(Editor’s note: the original article has been supplemented with information about a request for Supreme Court certioari filed by the attorneys for Ying Ye in a case that deals with the question of broker liability).
A brokerage has once again been found not to be liable for a fatal accident, adding to a conflicting body of law that the legal industry hopes may eventually make its way to the Supreme Court.
And to add a twist to the case involving UPS (NYSE: UPS) subsidiary Coyote Logistics, the load in question was double brokered, and Coyote didn’t hire the carrier involved in the October 2020 wreck on Interstate 81 in Lackawanna County, Pennsylvania. Not only that, the decision by Judge Karoline Mehalchick in the U.S. District Court for the Middle District of Pennsylvania notes that Coyote didn’t even know about the accident until two weeks after it occurred.
The specific action taken by Mehalchick last week was to rule favorably on a request by Coyote for summary judgment to dismiss the plaintiffs’ charges against it in the case brought by the estates of the two people killed in the accident, Raven Lee and Anderson Bastone. The lawsuit against other defendants, including the two carriers involved in the double brokering, will continue.
The Lee/Bastone case adds to a body of decisions that mostly have favored the conclusion that the Federal Aviation Administration Authorization Act (F4A) precludes brokers from being held liable for injuries or death caused by a carrier they hired to deliver a load. But it isn’t unanimous; the Miller vs. C.H. Robinson case, which last year was denied review at the Supreme Court, held the giant 3PL liable for injuries suffered in an accident that involved a carrier hired by Robinson (NASDAQ: CHRW).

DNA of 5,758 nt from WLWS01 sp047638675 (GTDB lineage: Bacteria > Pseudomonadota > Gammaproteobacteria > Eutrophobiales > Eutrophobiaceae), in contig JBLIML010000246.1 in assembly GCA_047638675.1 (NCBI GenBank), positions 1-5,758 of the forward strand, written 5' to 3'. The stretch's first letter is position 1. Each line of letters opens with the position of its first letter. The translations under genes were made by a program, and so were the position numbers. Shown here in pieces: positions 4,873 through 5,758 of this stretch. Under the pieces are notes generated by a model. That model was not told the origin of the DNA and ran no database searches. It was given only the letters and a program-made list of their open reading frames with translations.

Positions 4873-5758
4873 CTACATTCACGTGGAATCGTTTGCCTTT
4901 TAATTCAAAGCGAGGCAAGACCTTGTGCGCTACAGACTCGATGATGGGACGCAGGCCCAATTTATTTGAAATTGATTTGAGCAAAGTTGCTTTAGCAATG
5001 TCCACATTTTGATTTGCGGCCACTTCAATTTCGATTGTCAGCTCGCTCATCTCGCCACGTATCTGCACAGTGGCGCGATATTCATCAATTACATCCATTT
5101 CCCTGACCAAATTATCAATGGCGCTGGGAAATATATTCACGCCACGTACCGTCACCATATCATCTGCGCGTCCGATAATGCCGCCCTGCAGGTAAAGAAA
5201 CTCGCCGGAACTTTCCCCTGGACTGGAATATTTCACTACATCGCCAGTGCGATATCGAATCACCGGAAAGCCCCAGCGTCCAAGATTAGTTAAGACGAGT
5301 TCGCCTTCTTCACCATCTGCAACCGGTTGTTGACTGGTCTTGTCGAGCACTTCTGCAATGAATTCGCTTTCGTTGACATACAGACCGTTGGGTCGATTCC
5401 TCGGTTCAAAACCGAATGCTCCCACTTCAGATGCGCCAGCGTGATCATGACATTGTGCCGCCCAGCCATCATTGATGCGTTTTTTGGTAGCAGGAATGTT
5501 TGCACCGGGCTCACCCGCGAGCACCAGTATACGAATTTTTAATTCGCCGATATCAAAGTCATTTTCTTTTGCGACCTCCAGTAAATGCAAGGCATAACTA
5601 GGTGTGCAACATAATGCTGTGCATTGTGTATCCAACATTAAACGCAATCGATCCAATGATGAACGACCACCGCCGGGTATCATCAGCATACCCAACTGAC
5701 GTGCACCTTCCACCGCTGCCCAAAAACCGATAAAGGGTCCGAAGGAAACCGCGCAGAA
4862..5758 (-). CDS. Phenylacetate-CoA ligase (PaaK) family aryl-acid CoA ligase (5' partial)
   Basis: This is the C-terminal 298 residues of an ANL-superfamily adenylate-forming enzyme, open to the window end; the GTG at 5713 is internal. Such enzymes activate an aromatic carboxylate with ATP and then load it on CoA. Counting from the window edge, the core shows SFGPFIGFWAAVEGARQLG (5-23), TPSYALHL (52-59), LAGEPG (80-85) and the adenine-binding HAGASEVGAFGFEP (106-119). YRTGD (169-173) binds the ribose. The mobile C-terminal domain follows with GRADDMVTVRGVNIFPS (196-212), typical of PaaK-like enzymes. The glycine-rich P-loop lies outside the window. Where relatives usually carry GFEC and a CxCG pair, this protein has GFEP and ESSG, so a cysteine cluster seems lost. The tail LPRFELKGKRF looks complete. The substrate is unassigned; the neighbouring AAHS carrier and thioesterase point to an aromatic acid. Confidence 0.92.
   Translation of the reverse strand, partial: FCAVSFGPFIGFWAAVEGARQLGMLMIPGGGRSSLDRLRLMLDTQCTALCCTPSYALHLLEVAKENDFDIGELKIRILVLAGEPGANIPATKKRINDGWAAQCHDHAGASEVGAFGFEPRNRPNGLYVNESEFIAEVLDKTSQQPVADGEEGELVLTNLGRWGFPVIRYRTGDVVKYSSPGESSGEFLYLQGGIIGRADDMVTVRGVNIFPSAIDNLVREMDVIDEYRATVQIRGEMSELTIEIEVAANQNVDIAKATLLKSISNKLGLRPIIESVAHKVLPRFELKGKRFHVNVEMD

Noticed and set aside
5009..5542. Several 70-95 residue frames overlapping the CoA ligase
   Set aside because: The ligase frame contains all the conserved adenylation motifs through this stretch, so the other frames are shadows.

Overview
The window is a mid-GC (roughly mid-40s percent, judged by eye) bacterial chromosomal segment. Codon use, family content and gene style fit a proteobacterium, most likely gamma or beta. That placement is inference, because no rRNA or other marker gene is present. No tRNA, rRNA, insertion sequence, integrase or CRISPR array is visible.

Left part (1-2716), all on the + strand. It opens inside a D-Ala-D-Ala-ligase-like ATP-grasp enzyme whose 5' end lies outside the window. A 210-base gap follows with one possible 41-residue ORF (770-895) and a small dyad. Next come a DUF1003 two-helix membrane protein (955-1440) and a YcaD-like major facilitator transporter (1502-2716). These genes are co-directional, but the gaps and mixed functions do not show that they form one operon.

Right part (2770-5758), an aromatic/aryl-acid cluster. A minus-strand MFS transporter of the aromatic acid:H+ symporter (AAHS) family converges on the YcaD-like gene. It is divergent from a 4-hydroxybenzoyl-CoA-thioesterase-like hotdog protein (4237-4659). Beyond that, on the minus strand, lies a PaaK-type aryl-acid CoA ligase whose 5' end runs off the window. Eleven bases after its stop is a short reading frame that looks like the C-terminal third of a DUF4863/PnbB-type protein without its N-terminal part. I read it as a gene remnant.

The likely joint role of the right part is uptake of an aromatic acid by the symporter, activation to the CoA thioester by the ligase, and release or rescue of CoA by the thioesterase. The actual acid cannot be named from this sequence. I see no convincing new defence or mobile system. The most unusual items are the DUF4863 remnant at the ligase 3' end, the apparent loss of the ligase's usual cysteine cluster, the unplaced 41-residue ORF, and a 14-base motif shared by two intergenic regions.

As Mehalchick wrote, “neither the Supreme Court nor the Third Circuit have addressed this specific issue of whether such claims against brokers are preempted by the FAAAA.” She added: “Federal district courts are sharply divided on how to apply these guiding principles.”
When the Supreme Court punted on reviewing Miller vs. Robinson, it left the 3PL legal industry looking for a trip back to the Supreme Court for another attempt to have the high court resolve the conflicting views of broker liability. A conflict in the Circuit Court decisions since then is what lawyers had hoped for, and the Ying Ye v. GlobalTranz Enterprises case, in which an appellate court found GlobalTranz not liable in a fatal accident, gave them one part of it. It is possible that the Coyote Logistics case now adds a second federal court decision that stands, with Ye, in opposition to the findings of Miller vs. Robinson.
Ironically, just a few days before the Coyote decision was handed down, attorneys for Ying Ye did file a request for certiorari with the Supreme Court. That now appears to be the best path for a SCOTUS review. Cases such as the Coyote case would need to first go through an appellate process before a request could for certiorari could be made. The Ye decision already was one that came out of the appellate division for the Seventh Circuit, which would mean the Supreme Court is next.
(Another could be the case involving Landstar and “a guy named James,” which didn’t involve death or injury but found that Landstar (NASDAQ: LSTR) did not have liability in the stolen cargo case.)
Todd Rubenstein of the law firm of Taylor Nelson, which has been involved in several other cases involving brokers and F4A preemption, said in an email that the court in the Coyote case “rightfully concluded that plaintiffs’ allegations strike at the heart of Coyote doing what Coyote does … being a freight broker. In other words, plaintiffs didn’t allege that Coyote failed to exercise reasonable care required by any other member of the general public, but rather, that Coyote was negligent in its actions specifically as a broker, as the one who arranged for the transportation of the freight.”